The joy of printed photos

My thoughts on why it's important to print the photos that you treasure.
I'm all for digital.  It's a fantastic medium for sharing images easily.  We all know that.  I'm the Queen of Photosharing.  Instagram, Facebook, Twitter, Snapchat, get the idea.

However, I will never lose my love for printed photos.  I think there's something much more personal about them, about sharing them or making them into an album.  Maybe it's my age?  Perhaps it's because I love history and so much of what we know of modern history is based upon the evidence we find in photographs. Maybe it's just a nostalgia thing, having never quite lost the excitement of opening a newly processed set of photos and poring over them with glee.  Certainly, I love to see reminders of my loved ones and moments when I go to make myself a cup of tea and see the mini prints and polaroids stuck to my fridge - never fails to make me smile.

I am blessed to have the printed photos taken by my Dad which document me coming to existence, right the way back to when my poor Mum was heavily pregnant with me.  Even better than that, I have my parent's wedding album and prints of my family going back to the early 1900s.  It seems I am not the only hoarder in my extended family.

298900_10150394056088274_1265072538_n That's me, laughing at my Dad in his gorilla suit. He was off to a fancy dress party, but honestly, this level of daftness was pretty standard. I loved that sofa - it was so soft and velvety, unlike the curtains which were a bit scratchy if I'm honest.

Personally, when I hold a photo in my hands, it just feels like I am closer to the moment that was captured.  I really do "feel" it.  Photos of me or of family and friends take me back to the moment and trigger a response in me - I can recall my surroundings and the associated memories that come from that.  That emotional response makes me feel GOOD.  It makes me feel happy and joyful.  Sometimes it makes me feel sad, if I am looking at photos of people that I have lost, but then that turns to something better because memories of those people come flooding back.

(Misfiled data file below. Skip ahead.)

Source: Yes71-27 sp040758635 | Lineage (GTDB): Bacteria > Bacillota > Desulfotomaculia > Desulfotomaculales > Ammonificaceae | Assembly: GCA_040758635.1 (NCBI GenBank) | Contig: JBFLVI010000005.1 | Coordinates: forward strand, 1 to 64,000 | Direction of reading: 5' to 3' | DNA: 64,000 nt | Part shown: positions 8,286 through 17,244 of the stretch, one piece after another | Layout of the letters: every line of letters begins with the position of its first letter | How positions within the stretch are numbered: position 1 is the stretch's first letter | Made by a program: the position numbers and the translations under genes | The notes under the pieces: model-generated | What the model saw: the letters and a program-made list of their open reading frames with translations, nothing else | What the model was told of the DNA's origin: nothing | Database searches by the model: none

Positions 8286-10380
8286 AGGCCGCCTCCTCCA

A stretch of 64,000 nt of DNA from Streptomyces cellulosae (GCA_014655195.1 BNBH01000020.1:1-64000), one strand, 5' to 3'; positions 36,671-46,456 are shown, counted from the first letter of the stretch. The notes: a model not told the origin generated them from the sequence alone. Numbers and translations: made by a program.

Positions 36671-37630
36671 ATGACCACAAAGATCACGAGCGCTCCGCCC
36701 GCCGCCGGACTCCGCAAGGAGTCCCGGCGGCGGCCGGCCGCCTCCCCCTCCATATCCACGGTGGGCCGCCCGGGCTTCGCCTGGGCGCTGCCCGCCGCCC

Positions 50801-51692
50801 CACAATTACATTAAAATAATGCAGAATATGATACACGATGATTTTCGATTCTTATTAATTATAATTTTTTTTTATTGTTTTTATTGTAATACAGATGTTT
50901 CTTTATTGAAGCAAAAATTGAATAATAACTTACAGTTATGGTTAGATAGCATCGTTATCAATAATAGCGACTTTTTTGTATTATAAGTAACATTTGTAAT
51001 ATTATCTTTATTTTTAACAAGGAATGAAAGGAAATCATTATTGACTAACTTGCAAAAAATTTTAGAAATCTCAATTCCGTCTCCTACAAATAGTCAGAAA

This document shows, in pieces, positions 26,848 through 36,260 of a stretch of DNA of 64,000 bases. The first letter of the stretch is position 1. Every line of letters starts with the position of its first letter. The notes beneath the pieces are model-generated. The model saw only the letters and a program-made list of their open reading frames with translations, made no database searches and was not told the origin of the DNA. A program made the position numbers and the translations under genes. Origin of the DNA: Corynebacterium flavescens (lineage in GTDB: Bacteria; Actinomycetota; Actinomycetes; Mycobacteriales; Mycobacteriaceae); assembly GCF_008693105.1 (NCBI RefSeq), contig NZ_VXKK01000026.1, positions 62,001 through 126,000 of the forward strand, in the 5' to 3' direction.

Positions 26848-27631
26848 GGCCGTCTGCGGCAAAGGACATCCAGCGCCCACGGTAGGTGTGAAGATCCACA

IMG_3775 My Nana and Grandad, looking super suave and sophisticated, as they got off a plane on holiday. Apparently, it was quite normal for a photographer to be there to take photos of passengers disembarking, to capture the excitement of arriving on holiday.

I also like to think about who was taking the photo.  Was it a candid, off the cuff "in the moment" shot or was it formal, posed, planned for?  I wonder about what camera the photographer used, whether the subject of the photo was happy about their photo being taken.

132383_10150101544438274_4653082_o Paternal Grandma and great Grandma. Great Gran doesn't look particularly comfortable with having her photo taken but I get the sense that her daughter is just trying not to smile - I don't think it was the thing to be happy in formal photos back then!

Photos of previous generations of my family, who I never met, cause me to really ponder on who they were, what their life was like and what (if any) elements of them have been passed down to me through the generations.

316640_10150389809918274_1942848798_n One of my Great Uncles on my Dad's side of the family. Because of this photo, which we found a copy of in my Grandparents' keepsakes, I have been able to connect with relatives that I didn't know existed until I started researching the family tree.

So, I'm all for digital.  But, I love the idea that in years to come, someone somewhere will be searching through an attic, garage, shed or cupboard and they'll come across a print of an image that I've captured of someone they knew or loved and that, in that moment of discovery, that photo will cause them to think, to feel and to maybe find out something new about the people captured in the frame.  Maybe that will tell future generations more about us than the millions of digital images with bunny ears and peculiar pouting.  I hope so!

Could I be the one to capture your moments?

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